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Suicide Squad Cast Discusses Women Roles and Going "Completely F***in' Crazy"

Will Smith, Jared Leto, Margot Robbie, and the rest of the cast discuss humor, humanity, and how they connect with their characters.

We recently attended a press conference with the cast of Suicide Squad in New York. You can read our review of the film here. The cast and crew faced off against the press seated next to a replica of the Harley Quinn's prison cell in the movie. As Will Smith (Deadshot) put it, "I've never been to a press conference like this."

Joining Smith was Jared Leto (Joker), Margot Robbie (Harley), Joel Kinnaman (Rick Flag), Viola Davis (Amanda Waller), Jai Courtney (Boomerang), Jay Hernandez (Diablo), Adewale Akinnuoye Agbaje (Killer Croc), Cara Delevingne (Enchantress), Adam Beach (Slipknot), Karen Fukuhara (Katana), and David Ayer (writer/director).

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What were the most challenging moments?

Margot Robbie: There were some mild injuries.

Will Smith: When you're 47, no injuries are mild injuries. I tore my calf a couple of weeks in. What was terrible is, you do it doing nothing. I wasn't doing anything. We were sparring and I stepped back to throw a shot and my calf popped. You could hear it. People could hear it. Everyone was like, "Ooh. That's not good. Whatever that sound was is not a good sound." The doctor told me I was down for six weeks. For a movie like this, six weeks can click off at a significant amount of money. I wasn't going to pay for it. It was really scary to be in a position where I had this chance to be in Suicide Squad and maybe not be able to deliver the way I wanted to.

Smith [referring to Robbie]: What was the hardest part for you other than everything we had to do except you did it in heels?

Robbie: Yeah, that was tricky. I had less layers to hide padding and stuff for stunts.

The hardest part wasn't the physical side. That was challenging, rewarding, and fun. The emotional stuff was definitely more difficult--exposing your more vulnerable side in front of a room full of strangers, at that point. That was incredibly hard. Trying to figure out the dynamic between Harley and Joker and why she was so devoted to this guy that tries to kill her occasionally.

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How was it bringing in humanity and humor into the mayhem?

Jared Leto: David [Ayer] was really great because from the beginning, it was clear he wanted to do something different. He wanted to do something special. He wanted to make something we'd all be proud of. I could get the sense from him that he was willing to go to all lengths to get that. That was both a little scary but also really exciting. He's not only the director, he's the writer of the film. I was surprised by how much freedom he gave everybody to go completely f***in' crazy.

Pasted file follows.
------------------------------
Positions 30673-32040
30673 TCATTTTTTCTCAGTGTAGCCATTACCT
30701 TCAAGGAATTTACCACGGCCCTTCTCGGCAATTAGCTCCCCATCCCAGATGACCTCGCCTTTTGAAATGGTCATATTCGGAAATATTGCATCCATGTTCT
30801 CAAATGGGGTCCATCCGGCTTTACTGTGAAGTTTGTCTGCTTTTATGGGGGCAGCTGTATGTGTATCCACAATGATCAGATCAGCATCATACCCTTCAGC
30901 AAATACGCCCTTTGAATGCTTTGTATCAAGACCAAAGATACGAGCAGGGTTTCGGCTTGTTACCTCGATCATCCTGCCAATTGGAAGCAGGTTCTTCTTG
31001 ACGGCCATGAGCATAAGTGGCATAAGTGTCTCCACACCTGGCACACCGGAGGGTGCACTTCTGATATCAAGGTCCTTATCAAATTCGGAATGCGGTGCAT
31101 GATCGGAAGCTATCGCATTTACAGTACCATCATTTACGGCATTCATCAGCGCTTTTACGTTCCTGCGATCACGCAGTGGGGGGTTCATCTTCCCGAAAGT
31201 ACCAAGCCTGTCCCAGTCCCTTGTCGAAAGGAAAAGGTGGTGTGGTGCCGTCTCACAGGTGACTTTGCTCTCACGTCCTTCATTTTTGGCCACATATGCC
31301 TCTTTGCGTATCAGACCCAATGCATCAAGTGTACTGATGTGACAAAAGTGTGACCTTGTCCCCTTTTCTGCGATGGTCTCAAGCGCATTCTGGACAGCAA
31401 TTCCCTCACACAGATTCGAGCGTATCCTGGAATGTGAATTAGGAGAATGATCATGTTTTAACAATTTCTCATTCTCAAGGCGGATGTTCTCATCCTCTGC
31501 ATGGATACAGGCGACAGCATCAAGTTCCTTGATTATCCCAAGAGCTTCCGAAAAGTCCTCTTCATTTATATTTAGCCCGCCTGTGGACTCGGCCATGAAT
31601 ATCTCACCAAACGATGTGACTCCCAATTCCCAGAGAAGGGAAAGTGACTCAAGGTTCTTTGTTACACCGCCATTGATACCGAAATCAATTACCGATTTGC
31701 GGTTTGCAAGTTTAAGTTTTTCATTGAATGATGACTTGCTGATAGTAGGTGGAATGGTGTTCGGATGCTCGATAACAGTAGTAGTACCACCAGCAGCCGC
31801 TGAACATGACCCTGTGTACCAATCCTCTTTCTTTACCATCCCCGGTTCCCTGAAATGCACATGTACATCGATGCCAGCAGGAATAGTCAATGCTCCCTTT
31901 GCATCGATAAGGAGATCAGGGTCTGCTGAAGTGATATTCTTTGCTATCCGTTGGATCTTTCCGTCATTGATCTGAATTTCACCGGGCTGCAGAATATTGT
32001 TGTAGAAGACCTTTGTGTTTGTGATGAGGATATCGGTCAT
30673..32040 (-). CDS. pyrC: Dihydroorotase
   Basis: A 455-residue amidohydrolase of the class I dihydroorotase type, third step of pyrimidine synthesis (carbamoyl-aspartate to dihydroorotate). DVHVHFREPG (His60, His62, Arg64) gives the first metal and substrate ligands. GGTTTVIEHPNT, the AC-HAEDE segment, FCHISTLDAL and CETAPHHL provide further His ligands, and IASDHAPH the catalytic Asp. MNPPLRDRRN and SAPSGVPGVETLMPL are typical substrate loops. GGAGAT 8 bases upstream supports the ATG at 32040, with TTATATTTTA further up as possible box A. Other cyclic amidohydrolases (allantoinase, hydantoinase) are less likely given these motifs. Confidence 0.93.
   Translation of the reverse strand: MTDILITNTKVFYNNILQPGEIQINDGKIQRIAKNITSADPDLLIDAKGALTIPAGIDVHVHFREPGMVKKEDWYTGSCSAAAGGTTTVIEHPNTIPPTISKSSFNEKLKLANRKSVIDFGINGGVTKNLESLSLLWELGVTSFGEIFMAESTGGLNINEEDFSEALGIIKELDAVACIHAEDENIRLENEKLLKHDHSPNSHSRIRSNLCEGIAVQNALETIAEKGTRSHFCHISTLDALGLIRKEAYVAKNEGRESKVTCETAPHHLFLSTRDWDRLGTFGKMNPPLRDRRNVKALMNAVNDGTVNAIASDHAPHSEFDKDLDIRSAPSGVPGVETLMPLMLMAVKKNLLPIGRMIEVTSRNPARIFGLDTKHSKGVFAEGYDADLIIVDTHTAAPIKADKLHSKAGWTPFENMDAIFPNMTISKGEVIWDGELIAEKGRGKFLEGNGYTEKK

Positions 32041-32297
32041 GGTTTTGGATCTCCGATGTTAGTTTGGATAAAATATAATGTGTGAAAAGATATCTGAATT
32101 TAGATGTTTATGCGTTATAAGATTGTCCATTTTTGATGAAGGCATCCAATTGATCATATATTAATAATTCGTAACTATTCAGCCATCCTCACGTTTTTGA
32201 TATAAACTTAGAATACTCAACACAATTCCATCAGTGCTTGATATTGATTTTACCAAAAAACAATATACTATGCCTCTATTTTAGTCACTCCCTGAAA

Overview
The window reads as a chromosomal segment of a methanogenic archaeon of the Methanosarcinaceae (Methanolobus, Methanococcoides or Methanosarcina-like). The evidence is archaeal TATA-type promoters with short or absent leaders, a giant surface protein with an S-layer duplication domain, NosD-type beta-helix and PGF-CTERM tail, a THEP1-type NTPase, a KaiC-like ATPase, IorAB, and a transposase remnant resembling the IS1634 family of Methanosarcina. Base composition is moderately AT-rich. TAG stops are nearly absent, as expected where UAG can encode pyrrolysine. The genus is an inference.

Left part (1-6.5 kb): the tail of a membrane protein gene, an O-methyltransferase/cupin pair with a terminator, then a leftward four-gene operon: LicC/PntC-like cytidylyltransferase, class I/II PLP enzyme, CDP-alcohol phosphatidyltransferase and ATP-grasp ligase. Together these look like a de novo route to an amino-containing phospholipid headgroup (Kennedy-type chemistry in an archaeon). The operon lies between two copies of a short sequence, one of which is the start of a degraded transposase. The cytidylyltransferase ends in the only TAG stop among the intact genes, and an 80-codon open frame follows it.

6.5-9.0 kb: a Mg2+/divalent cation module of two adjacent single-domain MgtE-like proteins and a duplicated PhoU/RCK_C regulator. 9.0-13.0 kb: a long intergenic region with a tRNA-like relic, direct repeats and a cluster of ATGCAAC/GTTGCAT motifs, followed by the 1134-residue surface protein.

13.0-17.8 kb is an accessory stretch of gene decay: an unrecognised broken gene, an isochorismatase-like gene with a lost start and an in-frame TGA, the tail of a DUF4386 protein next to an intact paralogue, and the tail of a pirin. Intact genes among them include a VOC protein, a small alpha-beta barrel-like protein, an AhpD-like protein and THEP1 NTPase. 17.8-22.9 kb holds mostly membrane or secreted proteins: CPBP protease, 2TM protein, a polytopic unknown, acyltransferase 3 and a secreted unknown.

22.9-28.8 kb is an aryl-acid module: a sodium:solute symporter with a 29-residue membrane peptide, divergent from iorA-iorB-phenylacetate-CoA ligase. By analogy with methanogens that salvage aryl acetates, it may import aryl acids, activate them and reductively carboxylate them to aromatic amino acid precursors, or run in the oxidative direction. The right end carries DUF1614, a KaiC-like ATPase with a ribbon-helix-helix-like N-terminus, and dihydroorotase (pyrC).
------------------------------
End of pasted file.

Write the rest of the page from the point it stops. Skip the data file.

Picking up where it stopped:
Joel Kinnaman: No, that was just your experience. [laughter]

Leto: What I found that was really genius of David is he was always looking for the accident. He was always looking for the mistake. He would embrace that. With Margot and I, there was a lot of humor. There was a lot I found funny in a sick and twisted way. He was really wonderful.

How did the women prepare and connect with their characters?

Robbie: What was really helpful in filling in the gaps is we had an amazing resource with the comic books. There are still gaps in the backstory. I watched a couple of TED Talks on schizophrenia (and a bunch of other things). That really helped because the women that were doing the talks were so intelligent. They were wickedly intelligent but also psychotic.

Will Smith [to Viola Davis]: I really want to know how you connected with your character.

Viola Davis: Well, Joel gave me a book called Confessions of a Sociopath. I read that book extensively. It's the confessions of a woman who's a sociopath. One of the things I found out is a lot of CEOs of companies are sociopaths—people who have no guilt, if they cry it's only because they feel they're losing control. Also I tapped into Viola at age 8. I can't tap into Violoa at 50. At 8, I could beat somebody's ass. I could beat somebody's ass because I was just always angry. People were always teasing me. I was always bullied. That was the first story I told David [Ayer] when I met him. There was a part of me that had to tap into that because, with women, with me, I'm always apologizing. I'm shy, I'm always retreating, I never tap into my power, and Amanda Waller is not that. She is unapologetically brutal.

Karen Fukuhara: When I first read the Katana comic, I immediately fell in love. I immediately felt like there was a part of her inside of me even though our personalities were so completely different. For me, the switch really happened when I put on the mask and wardrobe. That really helped me tap into the character.

Cara Delevingne: I had to find the opposite of [June Moone] and also the demon inside myself. I had to try to make that as real as possible and understand why someone would do something like [what she does].

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David Ayer was asked about the diverse cast. Was it something he consciously set out to do?

Ayer: It's the world I know. It's the world we all live in. On screen, kids need to see people that look like them. It just comes naturally to me.

Suicide Squad opens in theaters on August 5.